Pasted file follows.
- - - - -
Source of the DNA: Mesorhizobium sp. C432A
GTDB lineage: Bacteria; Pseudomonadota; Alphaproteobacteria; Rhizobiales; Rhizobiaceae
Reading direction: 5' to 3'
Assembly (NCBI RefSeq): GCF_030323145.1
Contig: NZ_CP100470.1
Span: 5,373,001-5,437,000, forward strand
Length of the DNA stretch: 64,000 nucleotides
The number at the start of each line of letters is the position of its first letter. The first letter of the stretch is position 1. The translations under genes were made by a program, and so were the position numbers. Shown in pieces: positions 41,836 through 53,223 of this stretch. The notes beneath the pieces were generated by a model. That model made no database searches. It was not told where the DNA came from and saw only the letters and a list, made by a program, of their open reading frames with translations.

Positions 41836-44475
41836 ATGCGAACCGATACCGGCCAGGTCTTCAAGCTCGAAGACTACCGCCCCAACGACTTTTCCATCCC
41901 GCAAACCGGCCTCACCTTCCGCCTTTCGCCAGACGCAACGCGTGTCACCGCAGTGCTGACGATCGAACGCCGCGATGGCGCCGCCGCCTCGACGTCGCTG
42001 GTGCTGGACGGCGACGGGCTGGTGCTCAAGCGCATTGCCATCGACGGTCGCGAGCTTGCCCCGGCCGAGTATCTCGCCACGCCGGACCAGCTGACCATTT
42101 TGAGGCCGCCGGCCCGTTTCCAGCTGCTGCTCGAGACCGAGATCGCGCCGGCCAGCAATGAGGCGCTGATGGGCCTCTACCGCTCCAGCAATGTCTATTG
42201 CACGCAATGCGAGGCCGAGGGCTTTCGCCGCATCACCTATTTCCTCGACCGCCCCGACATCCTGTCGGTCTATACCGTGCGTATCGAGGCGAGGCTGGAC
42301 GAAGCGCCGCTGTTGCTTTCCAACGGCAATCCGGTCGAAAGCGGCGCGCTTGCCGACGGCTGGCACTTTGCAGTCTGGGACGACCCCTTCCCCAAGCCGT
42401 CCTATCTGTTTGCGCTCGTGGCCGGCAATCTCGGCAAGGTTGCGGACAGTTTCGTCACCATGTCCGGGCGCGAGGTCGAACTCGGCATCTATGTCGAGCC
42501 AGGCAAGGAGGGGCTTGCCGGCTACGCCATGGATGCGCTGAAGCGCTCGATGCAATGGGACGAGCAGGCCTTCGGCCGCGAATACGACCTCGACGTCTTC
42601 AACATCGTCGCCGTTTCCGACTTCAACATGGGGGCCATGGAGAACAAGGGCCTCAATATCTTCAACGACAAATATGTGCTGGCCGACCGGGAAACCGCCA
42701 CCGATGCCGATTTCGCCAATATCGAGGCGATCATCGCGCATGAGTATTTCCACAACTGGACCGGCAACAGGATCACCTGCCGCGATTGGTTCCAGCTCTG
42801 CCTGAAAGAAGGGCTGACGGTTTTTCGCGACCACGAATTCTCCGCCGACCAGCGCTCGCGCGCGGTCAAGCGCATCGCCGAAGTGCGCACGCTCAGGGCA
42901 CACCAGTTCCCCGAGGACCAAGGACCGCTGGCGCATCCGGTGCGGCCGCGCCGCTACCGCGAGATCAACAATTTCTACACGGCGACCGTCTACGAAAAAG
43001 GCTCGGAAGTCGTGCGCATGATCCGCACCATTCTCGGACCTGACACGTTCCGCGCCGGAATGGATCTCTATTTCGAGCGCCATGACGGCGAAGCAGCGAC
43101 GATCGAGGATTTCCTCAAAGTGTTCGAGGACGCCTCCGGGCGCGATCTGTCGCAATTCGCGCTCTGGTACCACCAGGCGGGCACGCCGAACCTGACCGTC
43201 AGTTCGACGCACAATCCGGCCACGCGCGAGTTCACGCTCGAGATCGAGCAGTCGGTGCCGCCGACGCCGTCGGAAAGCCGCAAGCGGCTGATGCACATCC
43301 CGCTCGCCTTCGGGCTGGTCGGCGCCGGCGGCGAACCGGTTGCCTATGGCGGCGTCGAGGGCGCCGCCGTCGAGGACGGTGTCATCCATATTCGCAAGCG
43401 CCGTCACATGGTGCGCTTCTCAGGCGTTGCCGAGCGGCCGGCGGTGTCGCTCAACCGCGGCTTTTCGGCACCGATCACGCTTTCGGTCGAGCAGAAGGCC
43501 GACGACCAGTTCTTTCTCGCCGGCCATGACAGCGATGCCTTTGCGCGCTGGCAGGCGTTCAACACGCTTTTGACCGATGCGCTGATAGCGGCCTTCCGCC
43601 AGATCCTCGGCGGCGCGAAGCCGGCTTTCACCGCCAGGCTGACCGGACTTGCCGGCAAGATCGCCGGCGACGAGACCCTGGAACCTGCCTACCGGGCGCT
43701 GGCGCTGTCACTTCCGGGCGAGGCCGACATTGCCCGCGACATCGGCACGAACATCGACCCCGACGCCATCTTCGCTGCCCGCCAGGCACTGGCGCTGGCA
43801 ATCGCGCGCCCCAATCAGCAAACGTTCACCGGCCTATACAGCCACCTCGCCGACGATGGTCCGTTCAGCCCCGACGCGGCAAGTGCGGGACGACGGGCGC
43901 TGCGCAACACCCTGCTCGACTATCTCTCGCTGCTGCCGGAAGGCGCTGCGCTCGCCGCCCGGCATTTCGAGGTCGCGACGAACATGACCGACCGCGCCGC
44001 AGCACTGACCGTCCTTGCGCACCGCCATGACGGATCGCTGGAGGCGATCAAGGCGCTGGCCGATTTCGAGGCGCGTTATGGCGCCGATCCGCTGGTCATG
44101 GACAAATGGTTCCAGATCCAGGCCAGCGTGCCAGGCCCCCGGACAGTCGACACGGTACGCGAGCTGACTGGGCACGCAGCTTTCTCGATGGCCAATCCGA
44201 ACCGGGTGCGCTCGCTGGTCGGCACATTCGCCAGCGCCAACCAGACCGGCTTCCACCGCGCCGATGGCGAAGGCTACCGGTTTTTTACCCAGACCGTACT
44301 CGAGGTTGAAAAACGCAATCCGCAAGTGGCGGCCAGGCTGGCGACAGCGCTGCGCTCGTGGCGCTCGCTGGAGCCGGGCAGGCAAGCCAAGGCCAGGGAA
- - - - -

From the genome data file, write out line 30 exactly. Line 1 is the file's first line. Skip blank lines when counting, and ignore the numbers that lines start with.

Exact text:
43801 ATCGCGCGCCCCAATCAGCAAACGTTCACCGGCCTATACAGCCACCTCGCCGACGATGGTCCGTTCAGCCCCGACGCGGCAAGTGCGGGACGACGGGCGC